Society

Straight Shooter

Straight Shooter

Straight Shooter

by Maggie Stivers, staff writer

Almost four years ago, Jenny Ann Watrud decided to make a change. She had purchased her first bow and planned to use it to hunt deer during the upcoming season.

Watrud has always been an avid deer hunter, using a rifle until 2012. As a young girl, Watrud went hunting for the first time with her dad, despite her mom’s wishes.

“My dad took me out for my first time and my mom said, ‘Don’t let her watch you gut the deer, and don’t let her watch you shoot the deer,’” she explained. “I spotted the deer and he shot.”

Nevertheless, an 8-year-old Watrud eagerly watched as her father prepared to clean the animal.

“I sat there and said, ‘I can try?,’ and he let me gut it,” she explained.

From that moment, she was hooked, continuing to hunt each year in northern Minnesota with her dad and uncle near the Waskish and Kelliher area, as her family had a cabin on Red Lake.

“My uncle passed away when I was 15, so it’s been pretty much me and my dad. But it’s that one bond that we have,” Watrud, now 23, said.

Although she grew up in Apple Valley, Watrud isn’t much of a city girl, and she took every chance she could to spend time up north.

“Every weekend I could I was up at the cabin with my dad, fishing or hunting or just hanging out at the cabin,” she said.

She decided to make a more permanent move to the north in college when she chose to study nursing at Northwest Technical College in Bemidji.

While living in Bemidji, Watrud made several new friends — including Skyler Smith, who is now her fiance.

“I said, ‘If you text me tomorrow, maybe we can hang out,’ and so he texted me the next day and we went driving around from sunset to sunrise,” she said. “He was showing me all the spots that he hunts and then all of a sudden I realized I never left, so we just kinda hit it off together.”

The couple share a lot of outdoor recreation hobbies, including spear fishing, hunting, race car driving, shed hunting and simply enjoying the outdoors.

“Me and Skyler are weird… we’ll just ask each other, ‘What are you doing tonight, do you want to go for a walk in the woods?’”

It was his influence that led Watrud to try bowhunting. Together they had selected her new bow but he had a bigger purchase in mind.

Not soon after, the couple decided to purchase all of the equipment and products that the company had so they could open their own bow shop.

They opened Bemidji Bow Shop in January 2013, in the same building as R&R Arms, Inc., a business that Skyler’s mom owned.

The bow shop currently is only open for appointments, as the couple both have full-time jobs outside the shop.

“I work at Havenwood (Care Center) and Skyler is a mechanic,” Watrud explained. “I think it’s more of a hobby than a career. I mean we have discussed expanding it and I think we both would love to do that, but right now, we still need our other jobs to make our lives happen.”

A different experience

Hunting with a bow is a different experience for Watrud, and something she has come to enjoy more, compared to using a rifle.

Jenny Ann Watrud

“My first year, I had a deer come out and it was literally three feet in front of me,” she said. “I just stood there and stared at it. I mean, what are you supposed to do in your ground blind? It was sniffing around, and I can’t pull back because it would see me, so I just had to sit still and hope it turned the right way, but I didn’t get a shot at that deer.”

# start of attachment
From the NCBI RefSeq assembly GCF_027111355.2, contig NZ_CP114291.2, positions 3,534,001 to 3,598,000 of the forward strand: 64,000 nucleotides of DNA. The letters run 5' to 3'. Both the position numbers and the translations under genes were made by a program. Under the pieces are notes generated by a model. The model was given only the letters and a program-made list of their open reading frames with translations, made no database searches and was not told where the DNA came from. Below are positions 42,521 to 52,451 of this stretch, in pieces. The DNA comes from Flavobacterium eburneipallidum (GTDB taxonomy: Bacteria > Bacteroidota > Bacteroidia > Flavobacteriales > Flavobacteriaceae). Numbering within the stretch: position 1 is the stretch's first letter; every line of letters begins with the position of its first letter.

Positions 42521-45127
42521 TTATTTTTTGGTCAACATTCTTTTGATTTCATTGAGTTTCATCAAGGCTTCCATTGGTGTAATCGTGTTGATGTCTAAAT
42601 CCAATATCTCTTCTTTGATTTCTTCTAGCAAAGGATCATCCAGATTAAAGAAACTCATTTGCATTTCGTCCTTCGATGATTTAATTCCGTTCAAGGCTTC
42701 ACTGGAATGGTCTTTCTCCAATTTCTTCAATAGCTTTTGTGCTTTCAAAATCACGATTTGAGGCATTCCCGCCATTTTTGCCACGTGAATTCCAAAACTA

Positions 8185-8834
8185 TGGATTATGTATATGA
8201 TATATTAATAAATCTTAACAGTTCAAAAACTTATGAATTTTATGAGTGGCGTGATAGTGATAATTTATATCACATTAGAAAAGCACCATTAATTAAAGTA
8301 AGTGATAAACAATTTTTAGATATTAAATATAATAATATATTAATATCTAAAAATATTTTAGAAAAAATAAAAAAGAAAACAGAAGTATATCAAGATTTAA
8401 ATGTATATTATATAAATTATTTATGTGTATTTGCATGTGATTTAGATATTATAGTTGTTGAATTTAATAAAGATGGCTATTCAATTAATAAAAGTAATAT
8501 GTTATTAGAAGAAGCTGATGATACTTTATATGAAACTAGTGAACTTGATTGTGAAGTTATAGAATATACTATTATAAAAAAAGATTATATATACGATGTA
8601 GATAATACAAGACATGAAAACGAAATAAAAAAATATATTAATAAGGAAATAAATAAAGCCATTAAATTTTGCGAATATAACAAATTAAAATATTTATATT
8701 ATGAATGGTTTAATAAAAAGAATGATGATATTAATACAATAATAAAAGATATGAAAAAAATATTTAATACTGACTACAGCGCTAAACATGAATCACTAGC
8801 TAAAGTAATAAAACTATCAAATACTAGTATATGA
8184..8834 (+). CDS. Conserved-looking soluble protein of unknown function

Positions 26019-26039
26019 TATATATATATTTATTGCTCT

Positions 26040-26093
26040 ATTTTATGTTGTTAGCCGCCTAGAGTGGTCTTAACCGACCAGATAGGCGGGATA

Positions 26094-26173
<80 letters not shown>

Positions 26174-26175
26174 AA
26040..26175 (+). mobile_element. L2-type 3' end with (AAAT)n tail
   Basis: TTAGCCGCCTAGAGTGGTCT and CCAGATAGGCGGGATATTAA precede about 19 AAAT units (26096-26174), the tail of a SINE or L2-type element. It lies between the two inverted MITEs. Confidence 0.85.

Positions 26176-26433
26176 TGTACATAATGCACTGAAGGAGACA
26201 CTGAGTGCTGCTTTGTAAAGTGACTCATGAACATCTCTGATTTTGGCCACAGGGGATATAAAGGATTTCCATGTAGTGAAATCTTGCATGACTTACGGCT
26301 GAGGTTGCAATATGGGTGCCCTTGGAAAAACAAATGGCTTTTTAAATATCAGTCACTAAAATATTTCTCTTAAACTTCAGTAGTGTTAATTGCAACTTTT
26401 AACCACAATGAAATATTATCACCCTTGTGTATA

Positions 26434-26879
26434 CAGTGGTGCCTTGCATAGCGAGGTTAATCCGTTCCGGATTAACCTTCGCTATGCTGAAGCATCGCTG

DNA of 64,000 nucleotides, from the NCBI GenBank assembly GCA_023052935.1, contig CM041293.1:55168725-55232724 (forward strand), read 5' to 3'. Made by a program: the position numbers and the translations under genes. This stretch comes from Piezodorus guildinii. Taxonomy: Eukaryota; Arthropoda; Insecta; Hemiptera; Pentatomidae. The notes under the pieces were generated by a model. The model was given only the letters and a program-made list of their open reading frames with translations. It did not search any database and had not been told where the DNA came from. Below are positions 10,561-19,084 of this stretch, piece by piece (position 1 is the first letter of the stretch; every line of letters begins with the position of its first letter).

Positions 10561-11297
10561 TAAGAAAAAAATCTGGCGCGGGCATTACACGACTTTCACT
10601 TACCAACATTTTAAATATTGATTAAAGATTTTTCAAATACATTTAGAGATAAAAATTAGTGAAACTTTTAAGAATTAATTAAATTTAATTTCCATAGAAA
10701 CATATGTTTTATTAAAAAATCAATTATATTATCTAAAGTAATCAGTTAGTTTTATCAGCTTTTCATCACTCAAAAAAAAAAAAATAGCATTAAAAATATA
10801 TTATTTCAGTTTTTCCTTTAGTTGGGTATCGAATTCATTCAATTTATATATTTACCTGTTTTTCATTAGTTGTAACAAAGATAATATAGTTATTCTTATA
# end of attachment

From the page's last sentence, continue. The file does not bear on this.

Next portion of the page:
While preparing for hunting season, the pair often work together to figure out where to hunt by scouting their patterns and watching their trails.

Watrud began bowhunting with a child’s size bow set at 30 pounds, but worked her way up to shoot a bow set at 50 pounds. The weight of the bow is set in relation to one’s height and weight, along with their strength and the animal they are hunting.

“I got a new bow last year and he (Skyler) didn’t tell me what it was set at and I just started shooting,” Watrud said. “And he was giggling and he said, ‘I ordered your new bow at 50 (pounds) and I just wanted to see if you could shoot it.’”

While hunting with a bow, Watrud’s shooting distance is limited.

“I would never take a shot over 40 yards,” she explained. “Deer hunting with a rifle, I’m comfortable up to 300 yards, so deer hunting with rifles has become a luxury.”

Shooting a deer with a rifle and shooting a deer with an arrow are definitely different experiences, she said.

“It’s a different noise, like I’ve never (heard),” she said. “When you shoot a rifle, you can actually hear the bullet hit the deer and it’s like a thud. Whereas when you pull back on your bow, it’s your strength pulling back your arrow and you’re shaking and you have to calm yourself.

“It’s like a crazy feeling when you hit your trigger to release your bow and all of a sudden you just hear the arrow go into the deer, it was like the craziest noise I’ve ever heard; it’s so rewarding to be able to hear that.”

Watrud hasn’t shot a buck yet, but she’s hoping this is the hunting season.

“My soon-to-be brother-in-law has a really nice 10-pointer that keeps coming into his yard and it’s every night consistently, so well see if that happens,” she said. “I don’t even care about the cost. Anything over an eight, is going on the wall.”

Jenny Ann Watrud was featured in the Fall 2015 issue of inMagazine.

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